Past hurts and old injustices have a way of keeping us stuck in our tracks, unable to move forward or experience joy. Here are five action steps you can take, to begin righting the wrongs of your past.
1. Anchor yourself in the future
It’s hard to let go of the past without a deliberate and positive focus on the future. Something to re-invest all that effort in, which you’ve been spending on negativity. How will you re-purpose all the mental energy, once you’ve stopped hating your ex, re-hashing fights with your brother, or being humiliated by your boss?
DO: Choose something positive that is worth your efforts, and invest in it. Pick a visible reminder of it, and place it somewhere prominent in your field of vision each day.
2. Discard the symbols
Ruthless discard can be a necessary path forward in your life, especially when it comes to physical reminders of hurt. Things like old love letters, photos of ex-partners, little keepsakes. At times, the task may be insurmountable, so move in stages. Put memorabilia into a box, put the box at the bottom of a cupboard. One day it will mean less, and you’ll be ready to relinquish it.
DO: Look around your own space with a critical eye. It says a lot about how open you are to change and rebuilding.
We’re talking about making amends. Apologising. Acknowledging, being authentic in the problem. The stuff that chews on the sleep wires in your brain, that sit heavy in your gut, that you wish would just go away. It generally involves reaching out to someone, in person or in writing, and expressing your remorse for something you’ve said or done. A statement of remorse includes three essential pieces – a clear articulation of the harm you caused, validation or acceptance of that persons’ feelings towards you, and an authentic expression of remorse.
DO: Reflect honestly on any occasions of hurt you may have caused and apologise.
4. Change your narrative
When it comes down to it, we are our story. The story we tell ourselves about the events in our lives, and the role we play in them. Note these are not always synonymous with the truth; rather our own dialogue is often skewed to showcase us as we’d like to be seen, whether that be hero, villain or victim. With time, and a more mature or broad perspective, it can help to re-write these events in order to change the way we feel about them. Not to change the facts, but to change the narrative we created around it.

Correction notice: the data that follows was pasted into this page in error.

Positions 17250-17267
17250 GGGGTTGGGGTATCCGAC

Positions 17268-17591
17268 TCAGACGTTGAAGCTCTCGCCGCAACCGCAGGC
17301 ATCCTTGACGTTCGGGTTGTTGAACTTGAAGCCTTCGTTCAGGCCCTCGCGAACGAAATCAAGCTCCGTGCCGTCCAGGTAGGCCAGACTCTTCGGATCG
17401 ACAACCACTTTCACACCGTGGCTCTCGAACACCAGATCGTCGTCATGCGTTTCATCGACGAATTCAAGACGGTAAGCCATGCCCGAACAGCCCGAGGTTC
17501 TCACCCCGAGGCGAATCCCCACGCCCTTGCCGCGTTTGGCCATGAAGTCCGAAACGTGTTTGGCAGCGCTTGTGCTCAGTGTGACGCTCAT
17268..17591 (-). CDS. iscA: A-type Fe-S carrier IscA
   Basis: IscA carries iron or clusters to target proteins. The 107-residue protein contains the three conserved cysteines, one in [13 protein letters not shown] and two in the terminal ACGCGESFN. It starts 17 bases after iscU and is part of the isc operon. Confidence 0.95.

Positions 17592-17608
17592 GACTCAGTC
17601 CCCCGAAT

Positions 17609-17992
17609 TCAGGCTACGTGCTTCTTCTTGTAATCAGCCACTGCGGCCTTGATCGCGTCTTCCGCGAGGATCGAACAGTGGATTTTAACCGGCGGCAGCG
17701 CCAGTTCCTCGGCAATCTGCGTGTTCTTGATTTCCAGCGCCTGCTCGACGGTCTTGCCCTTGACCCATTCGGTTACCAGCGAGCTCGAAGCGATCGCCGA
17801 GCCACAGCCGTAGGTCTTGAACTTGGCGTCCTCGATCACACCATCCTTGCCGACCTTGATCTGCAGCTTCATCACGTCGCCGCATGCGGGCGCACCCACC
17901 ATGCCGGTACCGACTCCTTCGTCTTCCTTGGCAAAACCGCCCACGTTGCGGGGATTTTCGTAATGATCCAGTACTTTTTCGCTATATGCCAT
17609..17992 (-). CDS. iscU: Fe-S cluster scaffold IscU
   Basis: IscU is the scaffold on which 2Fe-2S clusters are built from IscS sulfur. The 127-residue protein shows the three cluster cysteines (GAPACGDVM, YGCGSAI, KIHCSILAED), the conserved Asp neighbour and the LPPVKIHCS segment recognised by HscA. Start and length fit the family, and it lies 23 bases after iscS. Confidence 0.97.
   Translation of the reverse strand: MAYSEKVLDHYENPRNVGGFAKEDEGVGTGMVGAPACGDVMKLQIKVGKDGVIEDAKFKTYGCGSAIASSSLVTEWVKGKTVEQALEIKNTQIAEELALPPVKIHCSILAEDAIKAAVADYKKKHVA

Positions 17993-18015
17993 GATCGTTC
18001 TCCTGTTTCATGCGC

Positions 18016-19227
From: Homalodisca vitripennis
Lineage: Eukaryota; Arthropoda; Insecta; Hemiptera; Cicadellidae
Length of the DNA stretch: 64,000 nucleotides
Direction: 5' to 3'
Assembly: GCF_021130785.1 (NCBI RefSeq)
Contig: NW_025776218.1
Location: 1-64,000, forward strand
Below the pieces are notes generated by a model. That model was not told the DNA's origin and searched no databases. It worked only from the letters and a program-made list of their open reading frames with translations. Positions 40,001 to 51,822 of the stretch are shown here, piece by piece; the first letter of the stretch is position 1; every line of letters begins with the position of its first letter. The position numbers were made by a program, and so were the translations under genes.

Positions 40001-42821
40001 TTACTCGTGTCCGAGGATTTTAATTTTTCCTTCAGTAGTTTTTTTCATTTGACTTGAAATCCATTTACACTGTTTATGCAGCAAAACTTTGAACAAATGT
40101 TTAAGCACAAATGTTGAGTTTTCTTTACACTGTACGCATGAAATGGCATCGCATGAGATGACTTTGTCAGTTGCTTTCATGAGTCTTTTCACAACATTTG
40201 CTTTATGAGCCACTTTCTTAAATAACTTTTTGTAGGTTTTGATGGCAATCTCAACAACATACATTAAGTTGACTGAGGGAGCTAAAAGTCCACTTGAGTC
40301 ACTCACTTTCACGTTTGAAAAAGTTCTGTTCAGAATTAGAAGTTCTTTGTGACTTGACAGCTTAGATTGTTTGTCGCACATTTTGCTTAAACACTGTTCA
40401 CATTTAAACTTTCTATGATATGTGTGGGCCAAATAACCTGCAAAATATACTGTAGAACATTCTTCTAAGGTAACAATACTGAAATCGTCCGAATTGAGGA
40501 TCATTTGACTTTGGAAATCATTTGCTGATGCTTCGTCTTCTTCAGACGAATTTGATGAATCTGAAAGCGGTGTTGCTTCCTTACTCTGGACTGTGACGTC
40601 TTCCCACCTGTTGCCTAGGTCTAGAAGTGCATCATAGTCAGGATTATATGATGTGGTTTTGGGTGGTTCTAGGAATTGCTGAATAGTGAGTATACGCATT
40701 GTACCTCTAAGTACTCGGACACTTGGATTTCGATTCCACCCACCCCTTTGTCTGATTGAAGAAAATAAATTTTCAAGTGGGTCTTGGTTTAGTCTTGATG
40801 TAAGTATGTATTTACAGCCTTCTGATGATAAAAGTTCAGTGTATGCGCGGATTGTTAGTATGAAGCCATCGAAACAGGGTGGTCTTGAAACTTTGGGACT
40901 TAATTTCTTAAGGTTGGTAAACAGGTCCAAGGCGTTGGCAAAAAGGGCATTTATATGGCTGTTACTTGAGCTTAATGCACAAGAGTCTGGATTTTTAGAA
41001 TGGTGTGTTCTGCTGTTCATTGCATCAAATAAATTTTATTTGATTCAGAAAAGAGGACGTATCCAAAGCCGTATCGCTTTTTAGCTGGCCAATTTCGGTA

DO: Revisit a moment in your life, which you’d like to let go of the pain you still carry. Re-write the moment, taking diligent steps to be truthful and empathetic to your role in it.
5. Be present – now
Nothing—not one single technique or inner evolution—is as powerful an antidote to the past as the capacity to be present in the here and now. Whilst our natural tendency is to let our emotions either pull us back to the past or launch us frighteningly into the future, there is one technique through which you can improve your ability to be present – mindfulness. A practice in which you document (in a non-judgmental way) the thoughts and feelings occurring at any given moment.
Mindfulness is an acquired skill. Its stress-reduction benefits are well documented and there are many positive emotional and spiritual side effects. And it still has a bonus: As your skill at mindfulness increases, you will, by definition, get past the past.
DO: Create space to write down your thoughts, as you move through your day; focus on instances where your feelings or response to an issue is positive. Celebrate wins by reinforcing them in writing them down.
Connection is one of the attributes that is explored in the ELEVEN executive leadership development program.